Is there a difference between being in a fight, attacking and defending ourselves?
Blog posts do not benefit from being overly long so this is a lead in to the main article.
We may not like to admit it to ourselves but everyone that takes up a Martial Art does it because at some level it is a response to fear, we keep it up because it appears to answer that doubt that makes us fearful, however it is still about fear.
The real work is finding out what we we are afraid of? Finding out if we can we ever truly resolve this issue?
Thinking that we can do one thing, such as overcome fear, by practising something else, such as a Martial Art has us sliding in the direction of self delusion.
Fear happens at a level of our being that is incredibly difficult to deal with, it is not in any way a physical thing so how can it possibly have a physical solution?
What are we afraid of?
The future? The unknown?
I doubt if any of us know, we may think that it is getting into a situation that we cannot get out of in one piece, hence the Martial Arts training.
This idea is deeply rooted in the thought / hope that as a trained human whatever happens we can handle it, the fear issues arises from the self doubt that surrounds that claim.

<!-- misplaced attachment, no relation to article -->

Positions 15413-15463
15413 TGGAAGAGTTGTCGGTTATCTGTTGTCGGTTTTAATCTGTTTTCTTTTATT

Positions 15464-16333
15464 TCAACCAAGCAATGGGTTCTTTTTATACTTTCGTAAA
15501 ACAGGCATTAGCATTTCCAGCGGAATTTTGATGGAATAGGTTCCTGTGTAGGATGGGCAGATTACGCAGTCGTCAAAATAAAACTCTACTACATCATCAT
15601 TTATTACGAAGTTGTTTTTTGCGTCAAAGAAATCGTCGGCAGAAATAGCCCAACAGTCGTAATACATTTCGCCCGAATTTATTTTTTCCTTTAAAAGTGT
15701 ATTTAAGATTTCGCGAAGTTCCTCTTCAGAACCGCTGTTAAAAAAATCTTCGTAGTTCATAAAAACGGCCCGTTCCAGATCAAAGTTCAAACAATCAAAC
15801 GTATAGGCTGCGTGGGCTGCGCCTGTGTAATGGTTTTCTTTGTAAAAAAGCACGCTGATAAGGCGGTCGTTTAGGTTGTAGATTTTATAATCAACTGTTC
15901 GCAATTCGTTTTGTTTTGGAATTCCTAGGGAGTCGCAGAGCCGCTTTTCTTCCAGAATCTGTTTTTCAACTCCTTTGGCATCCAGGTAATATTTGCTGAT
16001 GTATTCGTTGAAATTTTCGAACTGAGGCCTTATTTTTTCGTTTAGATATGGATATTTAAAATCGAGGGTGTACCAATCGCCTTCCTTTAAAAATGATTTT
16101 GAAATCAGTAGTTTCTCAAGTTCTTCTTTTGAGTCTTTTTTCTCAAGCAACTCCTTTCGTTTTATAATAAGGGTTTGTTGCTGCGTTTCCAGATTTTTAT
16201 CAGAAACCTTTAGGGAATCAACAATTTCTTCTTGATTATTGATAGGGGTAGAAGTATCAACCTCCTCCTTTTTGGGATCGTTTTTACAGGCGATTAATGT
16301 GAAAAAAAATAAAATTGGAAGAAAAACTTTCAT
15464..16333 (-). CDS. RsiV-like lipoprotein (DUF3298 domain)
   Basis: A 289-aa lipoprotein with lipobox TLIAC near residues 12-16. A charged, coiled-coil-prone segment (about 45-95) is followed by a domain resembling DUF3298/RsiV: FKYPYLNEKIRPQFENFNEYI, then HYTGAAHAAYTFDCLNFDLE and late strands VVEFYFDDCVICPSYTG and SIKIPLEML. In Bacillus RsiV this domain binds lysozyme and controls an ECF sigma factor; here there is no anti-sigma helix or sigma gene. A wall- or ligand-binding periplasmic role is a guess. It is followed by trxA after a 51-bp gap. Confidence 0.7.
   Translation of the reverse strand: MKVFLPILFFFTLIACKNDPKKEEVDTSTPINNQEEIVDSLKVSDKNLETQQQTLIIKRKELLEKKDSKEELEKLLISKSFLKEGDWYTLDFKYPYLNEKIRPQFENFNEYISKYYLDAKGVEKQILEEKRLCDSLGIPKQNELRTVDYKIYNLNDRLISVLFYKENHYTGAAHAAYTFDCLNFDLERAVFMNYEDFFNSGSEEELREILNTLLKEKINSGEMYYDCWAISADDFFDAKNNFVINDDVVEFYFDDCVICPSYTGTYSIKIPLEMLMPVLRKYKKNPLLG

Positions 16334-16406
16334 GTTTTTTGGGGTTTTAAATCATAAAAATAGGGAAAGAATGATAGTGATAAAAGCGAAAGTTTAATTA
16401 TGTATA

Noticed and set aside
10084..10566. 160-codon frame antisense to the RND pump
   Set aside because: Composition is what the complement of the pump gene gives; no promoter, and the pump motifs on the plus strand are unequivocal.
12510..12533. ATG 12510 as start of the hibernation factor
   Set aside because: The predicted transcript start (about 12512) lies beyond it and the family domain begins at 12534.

We must get our head on straight.
What is a Fight? What is an Attack, what is Self Defence? They are not synonymous.
To answer a question first we must be clear about the question.
Martial Arts do not teach us to fight, they teach us how to do that particular Martial Art.
In the wider M.A. community there is a distinct difference between Sports Fighting and Traditional Martial Arts, and that is that Sports Fighters fight, Traditional Martial Artists defend.
As it stands this is reality, even if we do not wish it to be our reality.
Many people’s Ego’s prevent them from seeing this, and by extension accepting it, working with it and becoming a proficient Martial Artist because of it.
When students first come to my school I ask them “Can you fight”?
Usually they say no, that’s why I am here.
Everyone can fight, but not everyone can fight well, M.A. training is about improving what you can already do, taking it to a higher level, we can never learn something we do not already know, at least to some degree, without some sort of prior knowledge we would have no where to start.
But we can all fight.
At some time or another we have all thrown Teddy from the pram, swatted a fly or stamped on an ant, we instinctively know how to be violent.
All training is tapping into and expanding this, if we think it is for anything else except violence why would we choose to use it if we get into a violent situation?
Surely we would choose something that we relate to violence such as throwing Teddy from the pram, swatting a fly or stamping on an ant,
Time: the Future, or the Past, is horizontal, “Now” is vertical, where they intersect is where we are, always. Where we think the danger lives is always down the line, what ever it is we fear it is not happening right here right now, but we think it may be coming, so we prepare.
If something does happen it will no longer be down the line, it will be here and Now, preparing for or fearing something that may happen in the future is not learning how to deal with Now.
Everything happens Now.
To be in the Now we must know what is happening, if we are fighting, attacking or defending, leaving that decision to hope and random guesswork is not a recipe´ for success.